What you need to know
- Three people have been locked up over a scheme that saw 3,000 iPods stolen and sold on eBay.
- iPods were supposed to be given to students.
- One person stole the iPods and two more sold them on eBay.
A New Mexico woman has been locked up after stealing 3,000 iPods that were supposed to be given to Native American students. To make matters worse she then fiddled her taxes on the income she made from selling the swag.
Stock was supposed to use federal money to buy iPods that would then be given to students but she had other ideas. With the help of friends James Bender and Saurabh Chawla, Stock shipped the iPods to an address in Maryland where they were sold on eBay.
The 3,000 iPods reportedly brought in more than $800,000 between 2013 and 2018 but the story doesn't stop there. Stock then filed false tax returns on the income with a tax loss of around $270,000.
Interestingly, the 18 months that Stock will spend inside isn't the most. Chawla will have to do 66 months because they failed to pay more than $700,000 in taxes. Bender will spend a little more than a year in prison for playing their part — both Bender and Chawla were the ones tasked with handling eBay affairs during the scheme.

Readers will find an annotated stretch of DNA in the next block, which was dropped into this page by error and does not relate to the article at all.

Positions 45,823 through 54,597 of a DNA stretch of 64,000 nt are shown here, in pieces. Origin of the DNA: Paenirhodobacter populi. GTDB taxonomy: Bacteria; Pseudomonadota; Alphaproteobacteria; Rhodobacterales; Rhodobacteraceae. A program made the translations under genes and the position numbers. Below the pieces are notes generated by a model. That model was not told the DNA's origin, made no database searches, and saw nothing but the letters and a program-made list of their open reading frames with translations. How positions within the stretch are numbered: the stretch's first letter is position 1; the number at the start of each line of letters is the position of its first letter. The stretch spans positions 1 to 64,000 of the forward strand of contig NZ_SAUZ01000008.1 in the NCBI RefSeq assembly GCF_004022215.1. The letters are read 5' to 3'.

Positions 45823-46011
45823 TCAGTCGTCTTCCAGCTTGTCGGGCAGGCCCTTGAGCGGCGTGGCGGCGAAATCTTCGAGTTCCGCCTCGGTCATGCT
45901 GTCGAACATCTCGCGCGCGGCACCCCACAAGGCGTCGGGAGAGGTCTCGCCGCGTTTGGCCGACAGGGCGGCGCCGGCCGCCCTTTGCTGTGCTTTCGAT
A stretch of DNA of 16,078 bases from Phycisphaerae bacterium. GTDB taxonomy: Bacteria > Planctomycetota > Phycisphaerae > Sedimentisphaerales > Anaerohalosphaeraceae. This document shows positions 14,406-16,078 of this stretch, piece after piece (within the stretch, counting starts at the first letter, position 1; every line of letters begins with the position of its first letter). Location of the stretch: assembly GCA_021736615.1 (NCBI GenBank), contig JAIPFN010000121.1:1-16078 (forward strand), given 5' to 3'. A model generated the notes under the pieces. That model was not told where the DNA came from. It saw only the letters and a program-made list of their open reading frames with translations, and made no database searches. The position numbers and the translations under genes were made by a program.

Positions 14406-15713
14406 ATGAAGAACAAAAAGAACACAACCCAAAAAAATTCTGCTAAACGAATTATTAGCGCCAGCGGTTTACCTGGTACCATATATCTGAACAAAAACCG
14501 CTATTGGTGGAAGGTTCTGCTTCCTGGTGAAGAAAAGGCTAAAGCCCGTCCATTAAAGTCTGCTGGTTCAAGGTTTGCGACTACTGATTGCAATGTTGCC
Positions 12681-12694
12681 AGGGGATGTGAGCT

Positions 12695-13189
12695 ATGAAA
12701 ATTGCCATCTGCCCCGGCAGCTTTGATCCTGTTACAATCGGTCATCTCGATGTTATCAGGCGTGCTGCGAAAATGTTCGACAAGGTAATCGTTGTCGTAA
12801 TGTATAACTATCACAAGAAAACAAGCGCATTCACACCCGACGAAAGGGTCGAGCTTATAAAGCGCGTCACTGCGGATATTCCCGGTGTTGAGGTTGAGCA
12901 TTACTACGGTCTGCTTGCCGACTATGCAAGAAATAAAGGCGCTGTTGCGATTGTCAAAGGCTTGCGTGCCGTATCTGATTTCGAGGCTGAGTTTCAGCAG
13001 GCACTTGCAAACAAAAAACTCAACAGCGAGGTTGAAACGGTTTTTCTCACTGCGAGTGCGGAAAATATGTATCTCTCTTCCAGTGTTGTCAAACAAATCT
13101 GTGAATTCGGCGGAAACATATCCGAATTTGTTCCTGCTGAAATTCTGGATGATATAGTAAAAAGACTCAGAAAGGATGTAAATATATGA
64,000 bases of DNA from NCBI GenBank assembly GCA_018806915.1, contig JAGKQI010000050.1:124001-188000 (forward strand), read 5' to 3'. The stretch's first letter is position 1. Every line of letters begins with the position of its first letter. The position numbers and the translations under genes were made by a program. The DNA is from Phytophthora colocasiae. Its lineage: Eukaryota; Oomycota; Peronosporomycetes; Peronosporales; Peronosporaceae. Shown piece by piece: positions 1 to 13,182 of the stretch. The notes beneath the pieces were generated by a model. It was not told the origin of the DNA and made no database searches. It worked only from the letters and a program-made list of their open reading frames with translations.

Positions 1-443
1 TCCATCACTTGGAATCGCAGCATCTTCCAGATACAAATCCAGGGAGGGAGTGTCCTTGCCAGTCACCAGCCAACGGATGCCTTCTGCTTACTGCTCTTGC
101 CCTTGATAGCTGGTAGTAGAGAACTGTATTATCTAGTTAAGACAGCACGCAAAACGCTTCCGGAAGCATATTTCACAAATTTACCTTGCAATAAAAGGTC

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Oliver Haslam has written about Apple and the wider technology business for more than a decade with bylines on How-To Geek, PC Mag, iDownloadBlog, and many more. He has also been published in print for Macworld, including cover stories. At iMore, Oliver is involved in daily news coverage and, not being short of opinions, has been known to 'explain' those thoughts in more detail, too.
Having grown up using PCs and spending far too much money on graphics card and flashy RAM, Oliver switched to the Mac with a G5 iMac and hasn't looked back. Since then he's seen the growth of the smartphone world, backed by iPhone, and new product categories come and go. Current expertise includes iOS, macOS, streaming services, and pretty much anything that has a battery or plugs into a wall. Oliver also covers mobile gaming for iMore, with Apple Arcade a particular focus. He's been gaming since the Atari 2600 days and still struggles to comprehend the fact he can play console quality titles on his pocket computer.